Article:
Crude oil prices are trading modestly above their recent 1-1/2 month low but below $100 a barrel. Bearish factors include:
- 1. The larger-than-expected increase in weekly DOE gasoline supplies to their highest level in 11 months (+1.63 million bbl to 231.8 million bbl).
- 2. The action by the U.S. Energy Department to cut its 2012 U.S. gasoline demand forecast to 8.71 million barrels a day, down -30,000 bbl from a January projection of 8.74 million barrels a day.
- 3. Concern that U.S. fuel demand may remain constrained after Fed Chairman Bernanke said the U.S. has "a long way to go before the labor market can be said to be operating normally.”
- 4. A report from the IMF that warned economic growth in China, the world's second-largest consumer of crude, may be cut in half if the European debt crisis worsens.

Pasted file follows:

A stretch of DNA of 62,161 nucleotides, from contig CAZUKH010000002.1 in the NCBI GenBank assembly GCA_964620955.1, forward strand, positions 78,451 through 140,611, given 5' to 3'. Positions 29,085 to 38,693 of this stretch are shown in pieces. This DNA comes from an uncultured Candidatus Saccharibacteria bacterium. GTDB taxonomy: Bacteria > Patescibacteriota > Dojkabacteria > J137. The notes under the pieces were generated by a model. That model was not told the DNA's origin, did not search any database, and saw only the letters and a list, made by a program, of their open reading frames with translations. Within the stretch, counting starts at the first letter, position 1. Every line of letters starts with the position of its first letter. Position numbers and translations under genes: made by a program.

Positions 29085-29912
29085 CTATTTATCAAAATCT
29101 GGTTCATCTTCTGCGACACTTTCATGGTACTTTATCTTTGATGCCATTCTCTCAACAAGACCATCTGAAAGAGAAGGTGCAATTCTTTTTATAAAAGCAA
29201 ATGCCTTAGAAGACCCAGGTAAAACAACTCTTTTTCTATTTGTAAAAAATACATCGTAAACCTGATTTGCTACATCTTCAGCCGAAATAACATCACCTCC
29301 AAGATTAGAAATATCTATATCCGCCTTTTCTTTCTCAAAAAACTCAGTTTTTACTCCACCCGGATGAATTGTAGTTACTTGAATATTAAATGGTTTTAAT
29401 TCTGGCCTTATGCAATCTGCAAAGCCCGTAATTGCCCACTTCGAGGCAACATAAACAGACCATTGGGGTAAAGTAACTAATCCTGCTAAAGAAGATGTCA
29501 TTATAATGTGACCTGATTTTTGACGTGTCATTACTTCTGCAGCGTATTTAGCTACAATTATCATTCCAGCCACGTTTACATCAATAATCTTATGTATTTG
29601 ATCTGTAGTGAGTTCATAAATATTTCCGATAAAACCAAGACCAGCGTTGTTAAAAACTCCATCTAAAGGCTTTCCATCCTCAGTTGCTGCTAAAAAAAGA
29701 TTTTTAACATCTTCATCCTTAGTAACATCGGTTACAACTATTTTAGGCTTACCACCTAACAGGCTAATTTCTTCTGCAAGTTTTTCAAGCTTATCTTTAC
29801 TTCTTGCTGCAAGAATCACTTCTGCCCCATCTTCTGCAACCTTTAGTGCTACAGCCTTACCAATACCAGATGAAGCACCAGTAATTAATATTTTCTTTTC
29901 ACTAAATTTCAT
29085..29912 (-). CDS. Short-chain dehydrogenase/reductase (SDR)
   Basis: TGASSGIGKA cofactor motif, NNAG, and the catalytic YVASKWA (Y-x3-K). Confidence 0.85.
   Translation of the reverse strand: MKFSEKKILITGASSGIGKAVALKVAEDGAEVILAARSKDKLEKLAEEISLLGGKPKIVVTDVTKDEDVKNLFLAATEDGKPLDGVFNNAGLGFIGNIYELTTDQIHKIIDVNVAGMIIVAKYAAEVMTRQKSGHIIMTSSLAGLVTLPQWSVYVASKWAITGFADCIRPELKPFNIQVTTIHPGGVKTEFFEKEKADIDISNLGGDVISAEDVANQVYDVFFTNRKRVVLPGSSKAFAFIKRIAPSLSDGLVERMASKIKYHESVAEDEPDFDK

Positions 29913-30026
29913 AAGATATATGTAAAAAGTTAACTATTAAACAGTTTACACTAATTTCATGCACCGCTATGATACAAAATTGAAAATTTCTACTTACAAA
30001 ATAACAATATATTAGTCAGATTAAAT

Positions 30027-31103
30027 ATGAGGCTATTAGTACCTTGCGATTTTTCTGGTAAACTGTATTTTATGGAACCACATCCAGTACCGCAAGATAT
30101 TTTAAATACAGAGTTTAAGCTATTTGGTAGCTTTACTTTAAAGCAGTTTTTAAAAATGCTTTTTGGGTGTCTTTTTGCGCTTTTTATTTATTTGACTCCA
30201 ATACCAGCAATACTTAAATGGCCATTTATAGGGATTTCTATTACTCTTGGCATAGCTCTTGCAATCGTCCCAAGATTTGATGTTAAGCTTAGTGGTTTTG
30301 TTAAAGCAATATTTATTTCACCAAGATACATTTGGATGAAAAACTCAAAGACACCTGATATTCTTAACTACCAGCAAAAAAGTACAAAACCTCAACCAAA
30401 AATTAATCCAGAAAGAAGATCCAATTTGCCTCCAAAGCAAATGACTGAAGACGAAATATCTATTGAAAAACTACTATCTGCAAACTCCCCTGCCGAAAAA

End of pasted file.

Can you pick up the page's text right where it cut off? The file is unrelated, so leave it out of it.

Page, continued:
Bullish factors include:
- 1. The fall in the U.S. Dollar Index to a two-month low, which boosts investment demand in commodities.
- 2. Carry-over support from a rally in heating oil to a nine-month high as the extreme cold snap in Europe boosts the prospects for increased U.S. exports of heating fuels.
- 3. Geopolitical concerns after a Washington Post article said U.S. Defense Secretary Panetta believes there is a strong likelihood of an Israeli military strike on Iran by the end of June to thwart Iran’s nuclear program.
Fundamental outlook — Neutral — Crude oil prices rose modestly above their recent 1-1/2 month low and turned the trend to neutral on dollar weakness and possible increases in heating fuel exports to Europe. Oil prices also remain supported by U.S. economic strength and geopolitical concerns with Iran’s threat to preempt a European oil embargo by cutting off supplies to Europe. Medium-term bearish factors include:
- 1. Increased OPEC and record Russian crude output
- 2. Global economic concerns
- 3. The resumption of Libyan production.
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